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Messages - vlim

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Model HSC Pistol / Re: Removing slide on demilitiarized HSc
« on: September 05, 2018, 09:29:45 AM »
They welded the gun up for a reason.

Messing with a demilled gun like this without proper paperwork is prohibited in your country.

Any attempts to alter the current state of your HSc are illegal.

Model HSC Pistol / Re: HSc reassembly
« on: September 03, 2018, 06:17:04 PM »
Try to pull the hammer slightly down/back while installing the upper. I've handled some .380s with a notoriosly strong spring pressure on the hammer, which interfered with normal disassembly and reassembly.

Model 1914 Pistol / Re: Interesting 1918 advertisement
« on: August 31, 2018, 11:24:20 AM »
The ad is actually a post card.

The other side reveals it was sent on the 28th of December, 1918 to the company Waffenfabrik Bürgemüller & Sohne in Kreiensee. That company still exists and produces CNC machines.

Model 1914 Pistol / Re: Interesting 1918 advertisement
« on: August 29, 2018, 10:01:03 AM »
I think Kappes & Bauer cleverly decided to play on the feeling of unrest that was sweeping across Berlin.

There were uprisings and fights between communist and conservative factions, several attempts at revolutions and a number of reckonings between them.

Berlin was a nasty place to be between October, 1918 and 1919, and I think the local gun dealers sold well.

Model 1914 Pistol / Interesting 1918 advertisement
« on: August 28, 2018, 05:04:07 PM »
Business as usual in Berlin in december, 1918.

General Discussion / Re: A quick hello
« on: August 28, 2018, 02:57:35 PM »
Good to see you here!

Model HSC Pistol / Re: Stamped 1941 Holster for Mauser HSc
« on: August 13, 2018, 02:51:50 PM »
If we are nitpicking, it's actually Kern Kläger & Cie.

The umlaut above the a is important as it alters the pronounciation of the letter. In a digital form ä can also be written as ae. Simlar to Goering and Göring, for example.

ä has more of an e sound, while a has more of an ah sound.

Model 1914 Pistol / Re: Mauser Pocket Pistols 1910 to 1946 by Roy Pender
« on: August 13, 2018, 02:00:13 PM »
What could go wrong? Pay with Paypal and click on 'Buy it now'. Its not rocket science and Italy is not exacly located in another galaxy.

It is made by GSG and there is also a Sig Sauer branded version. Sig Sauer owns the Mauser brand name so that makes sense.

It seems that they recently set up a new marketing line of Mauser branded SGS guns, including a StG44 and an AK47 alongside this 1911.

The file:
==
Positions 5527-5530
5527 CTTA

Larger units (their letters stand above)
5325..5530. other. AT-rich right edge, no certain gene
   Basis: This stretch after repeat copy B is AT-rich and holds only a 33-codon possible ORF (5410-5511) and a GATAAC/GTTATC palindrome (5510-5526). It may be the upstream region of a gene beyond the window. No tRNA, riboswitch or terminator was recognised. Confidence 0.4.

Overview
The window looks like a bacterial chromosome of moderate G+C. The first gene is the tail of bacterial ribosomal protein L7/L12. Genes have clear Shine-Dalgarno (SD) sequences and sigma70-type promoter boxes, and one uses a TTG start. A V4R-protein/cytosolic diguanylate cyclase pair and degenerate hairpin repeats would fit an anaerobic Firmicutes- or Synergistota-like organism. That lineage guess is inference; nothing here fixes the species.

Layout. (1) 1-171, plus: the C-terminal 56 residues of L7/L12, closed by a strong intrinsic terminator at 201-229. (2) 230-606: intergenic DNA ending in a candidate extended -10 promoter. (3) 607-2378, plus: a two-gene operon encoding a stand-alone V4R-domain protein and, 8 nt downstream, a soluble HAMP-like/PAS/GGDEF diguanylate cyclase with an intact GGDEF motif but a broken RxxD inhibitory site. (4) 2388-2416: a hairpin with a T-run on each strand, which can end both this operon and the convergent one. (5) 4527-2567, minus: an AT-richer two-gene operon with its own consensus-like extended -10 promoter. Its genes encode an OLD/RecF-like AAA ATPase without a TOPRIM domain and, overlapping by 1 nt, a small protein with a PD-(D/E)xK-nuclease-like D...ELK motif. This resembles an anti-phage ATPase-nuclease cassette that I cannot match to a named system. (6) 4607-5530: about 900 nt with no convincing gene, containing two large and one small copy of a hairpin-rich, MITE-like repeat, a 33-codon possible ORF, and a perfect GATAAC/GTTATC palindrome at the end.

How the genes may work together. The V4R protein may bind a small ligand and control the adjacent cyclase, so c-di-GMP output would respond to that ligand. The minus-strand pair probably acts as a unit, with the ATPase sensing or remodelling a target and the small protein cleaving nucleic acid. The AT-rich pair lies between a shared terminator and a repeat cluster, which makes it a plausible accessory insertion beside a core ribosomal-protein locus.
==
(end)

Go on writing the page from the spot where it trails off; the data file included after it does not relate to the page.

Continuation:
HV = High Velocity. CCI Stingers should work well.

General Mauser Pistol Questions / Look what I found. The Mauser 1911...
« on: August 10, 2018, 06:06:07 PM »
I have been pushing for a Mauser 1911 for some years.
Looks like someone listened.

A new Mauser 1911 in .22lr HV has appeared.
Bought one and will report when I know more.

Seller's data

.22 lr HV
218 mm
140 mm
36,5 mm
975 g
127 mm
406 mm
Anzahl Züge
136 mm
1.900 - 2.500 g / 19 - 25 N

Model HSC Pistol / Re: Hsc sear variation...early and later
« on: August 07, 2018, 06:39:07 AM »
Hi. That modification was the result of a patent issue with Walther.

Model HSC Pistol / HSc manual printing plates
« on: July 12, 2018, 07:12:23 AM »
This set came from a recent auction.

Some collector decided to mount a set of original printing plates / dies for the post war Mauser HSc manual to a reproduction of a 1940 HSc advertising poster.

I added a mirror image of the display for clarity.

Model HSC Pistol / From the farm...
« on: July 12, 2018, 06:29:23 AM »
Well, sort of.

This HSc, serial 951740, came from the Oberndorf region where it has been used by a local butcher to put down steer calves.
He needed to invest in an expensive gun safe in order to retain his license, so he chose to sell the pistol.

Unfortunately it has been given a slight overhaul in recent years, but the pistol is in good condition. It came with a set of post-war HSc grips, the original right grip was still with the gun. I installed a set of grips from a HSc that is only 1500 numbers away from this one, just for the time being until I find a replacement left grip.

Thie pistol is interesting as it remained in private hands in Oberndorf and it made it out of the factory without being proofed or accepted by either the French or German armed forces. Keeping guns in private hands after the German surrender was a capital offense, so people took great risks to keep and hide their hand guns. On the other hand, looking at how many guns still surface, it's safe to assume that the disarming of the general public was not carried out that thoroughly…

I suspect that this pistol had a phosphate finish originally. The hammer is not reblued and still retains that dull grey phosphate appearance.

The pistol came with the shown holster.

General Mauser Pistol Questions / Re: Appraisal Help
« on: July 11, 2018, 11:04:41 AM »
Provided the pistol is legit, I'd say about half of the original appraisal.

Not all of the Kriegsmarine pistols have location markings / numbers, so the fact that this one only has the KM-property marking doesn't mean it was transferred to somewhere outside the navy.

Lots of these went through the UK, as they were responsible for disarming and demilling German navy vessels after WW2.

I think the mix up is the result of the way the fiscal years are managed. In Germany the fiscal year starts in the last quarter of the previous year.

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